Indroduction to Statistical Mechanics: Building Up to the Bulk

Shaun Williams, PhD

- A concept key to interpreting the second law of thermodynamics is the limitation by quantum mechanics on the number of states of our system
- The number of quantum states of any real system is a finite number

- This is an important difference between our classical understanding and our modern understanding

- At molecular sizes, particles behave like waves
- To fulfill the mathematical rules of waves, parameters, such as energy and momentum, are only allowed certain quantized values
- For a moving particle particle, this quantization becomes measurable when the distance traveled is much greater than its de Broglie wavelength $$ \lambda_{dB} = \frac{h}{mv} $$
- In this equation, called the de Broglie wavelength equation
- \(h\) is Planck’s constant, \( 6.626 \times 10^{-34}\,\mathrm{J}\cdot \mathrm{s}\)
- \(m\) is the particles mass
- \(v\) is the particles velocity

- In a classical system, energy is a continuous function
- In a quantum system, energy comes only in discrete values

- When dealing with waves, the particles/waves cannot have their position pinned down to a single location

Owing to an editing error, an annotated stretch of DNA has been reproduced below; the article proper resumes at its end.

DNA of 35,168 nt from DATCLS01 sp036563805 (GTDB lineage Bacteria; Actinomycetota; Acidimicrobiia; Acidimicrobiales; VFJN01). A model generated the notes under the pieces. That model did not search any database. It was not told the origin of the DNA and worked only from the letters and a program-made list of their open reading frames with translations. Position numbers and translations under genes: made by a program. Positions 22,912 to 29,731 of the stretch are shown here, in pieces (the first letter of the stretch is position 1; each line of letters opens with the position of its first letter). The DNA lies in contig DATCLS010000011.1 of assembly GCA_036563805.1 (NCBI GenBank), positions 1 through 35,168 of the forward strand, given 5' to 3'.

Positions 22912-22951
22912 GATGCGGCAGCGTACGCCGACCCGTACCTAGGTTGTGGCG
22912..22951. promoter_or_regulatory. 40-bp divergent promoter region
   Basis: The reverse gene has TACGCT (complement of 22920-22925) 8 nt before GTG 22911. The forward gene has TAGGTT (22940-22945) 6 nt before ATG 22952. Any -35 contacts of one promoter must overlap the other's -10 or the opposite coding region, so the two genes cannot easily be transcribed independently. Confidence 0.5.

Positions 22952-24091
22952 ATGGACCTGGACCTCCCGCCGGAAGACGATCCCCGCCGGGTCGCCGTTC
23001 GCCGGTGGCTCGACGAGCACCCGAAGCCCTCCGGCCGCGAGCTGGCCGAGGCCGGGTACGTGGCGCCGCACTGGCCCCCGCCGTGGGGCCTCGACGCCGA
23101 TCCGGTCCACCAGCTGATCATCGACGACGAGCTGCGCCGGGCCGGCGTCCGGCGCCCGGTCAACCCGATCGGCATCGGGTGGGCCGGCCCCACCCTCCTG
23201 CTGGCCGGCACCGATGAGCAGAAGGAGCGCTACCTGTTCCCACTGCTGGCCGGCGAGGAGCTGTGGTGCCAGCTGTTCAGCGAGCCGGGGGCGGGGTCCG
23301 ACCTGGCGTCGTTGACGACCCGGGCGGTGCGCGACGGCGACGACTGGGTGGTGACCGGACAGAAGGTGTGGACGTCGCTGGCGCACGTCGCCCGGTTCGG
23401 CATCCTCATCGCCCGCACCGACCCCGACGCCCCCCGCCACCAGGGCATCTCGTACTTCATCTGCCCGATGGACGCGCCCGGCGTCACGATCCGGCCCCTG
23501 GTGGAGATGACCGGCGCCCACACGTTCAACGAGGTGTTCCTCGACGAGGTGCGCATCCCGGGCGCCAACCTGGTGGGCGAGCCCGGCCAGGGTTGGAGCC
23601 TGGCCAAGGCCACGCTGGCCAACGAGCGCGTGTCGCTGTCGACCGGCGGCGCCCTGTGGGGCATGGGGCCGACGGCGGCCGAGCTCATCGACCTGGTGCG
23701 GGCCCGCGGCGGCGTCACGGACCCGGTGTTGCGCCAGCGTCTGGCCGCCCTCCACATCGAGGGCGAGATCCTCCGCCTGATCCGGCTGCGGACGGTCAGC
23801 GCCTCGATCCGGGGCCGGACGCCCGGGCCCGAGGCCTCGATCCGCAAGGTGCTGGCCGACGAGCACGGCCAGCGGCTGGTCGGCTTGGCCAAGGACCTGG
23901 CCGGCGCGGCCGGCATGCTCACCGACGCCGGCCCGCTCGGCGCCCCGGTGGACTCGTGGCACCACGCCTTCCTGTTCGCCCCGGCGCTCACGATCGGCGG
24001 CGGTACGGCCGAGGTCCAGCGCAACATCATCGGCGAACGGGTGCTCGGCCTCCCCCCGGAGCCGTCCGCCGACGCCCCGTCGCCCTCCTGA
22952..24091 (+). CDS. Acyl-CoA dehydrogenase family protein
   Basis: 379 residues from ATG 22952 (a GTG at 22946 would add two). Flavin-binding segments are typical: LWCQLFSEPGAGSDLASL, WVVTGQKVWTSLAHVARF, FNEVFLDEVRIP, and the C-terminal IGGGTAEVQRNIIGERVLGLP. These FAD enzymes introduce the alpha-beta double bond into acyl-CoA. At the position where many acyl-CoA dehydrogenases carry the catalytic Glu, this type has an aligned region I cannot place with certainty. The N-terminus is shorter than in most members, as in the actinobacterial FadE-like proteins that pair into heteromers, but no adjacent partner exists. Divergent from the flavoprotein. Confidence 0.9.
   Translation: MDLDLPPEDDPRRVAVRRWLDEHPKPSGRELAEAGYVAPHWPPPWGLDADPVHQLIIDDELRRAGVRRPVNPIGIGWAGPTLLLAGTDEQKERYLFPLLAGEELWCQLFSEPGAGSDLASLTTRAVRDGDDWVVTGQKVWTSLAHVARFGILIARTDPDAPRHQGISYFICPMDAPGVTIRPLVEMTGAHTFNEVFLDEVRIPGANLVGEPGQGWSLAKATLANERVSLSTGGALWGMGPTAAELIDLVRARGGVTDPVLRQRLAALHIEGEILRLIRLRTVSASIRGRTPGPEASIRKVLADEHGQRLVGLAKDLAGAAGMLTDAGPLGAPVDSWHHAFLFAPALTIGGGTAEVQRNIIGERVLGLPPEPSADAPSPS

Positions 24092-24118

- For any parameter, \(A\left(\vec{r}\right)\), the average value of this parameter is given by the average value theorem
$$ \expect{A} = \int_{\text{all space}} \mathcal{P}_\vec{r}\left(\vec{r}\right) A\left(\vec{r}\right) d\vec{r} $$
- Where \(\mathcal{P}_\vec{r}\left(\vec{r}\right)\) is the probability distribution

- Consider a 3-D box with lengths of \(a\), \(b\), and \(c\) along the \(x\), \(y\), and \(z\) axes, respectively
- Possible energy values for a particle in the box is $$ \begin{align} \varepsilon_{n_x,n_y,n_z} &= \frac{\pi^2 \hbar^2}{2m}\left( \frac{n_x^2}{a^2}+\frac{n_y^2}{b^2}+\frac{n_z^2}{c^2} \right) \\ &\approx \frac{\pi^2\hbar^2}{2m(abc)^\bfrac{2}{3}}\left( n_x^2+n_y^2+n_z^2 \right) = \varepsilon_0n^2 \end{align} $$

- A particle which has the lowest values of \(n_x\), \(n_y\) and \(n_z\) is said to be in its ground state
- Any other state is said to an excited state

- When two or more quantum states share the same energy, we say they are degenerate
- (2,1,1), (1,2,1), and (1,1,2)

- Correspondence principle – quantum mechanics approaches classical mechanics as we increase the particle’s kinetic energy, mass, or domain

- Due to correspondence principle:
- Use QM when \(\lambda_{dB}\) is comparable to the domain size
- Use classical when \(\lambda_{dB}\) is much smaller

- Entropy allows us to indirectly measure the density of quantum states, \(W(\varepsilon)\)
- The density of states tells how many quantum states near energy \(\varepsilon\) there are per unit energy

- The same analysis can be used on one-electron atoms yielding $$ E_n = -\frac{Z^2m_ee^4}{2\left(4\pi \epsilon_0\right)^2n^2\hbar^2} \equiv -\frac{Z^2}{2n^2}E_h $$
- \(E_h\) is the energy unit Hartree
- Hartrees are convenient units for calculations involving electrons in atoms
- Conversion: \(1\,E_h=4.360\times 10^{-18}\,\mathrm{J}\)

- The quantum state of electrons depend on three other quantum numbers
- \(l\) – angular momentum quantum number; defines the shape
- \(m_l\) – magnetic quantum number; defines orientation in space
- \(m_s\) – spin angular momentum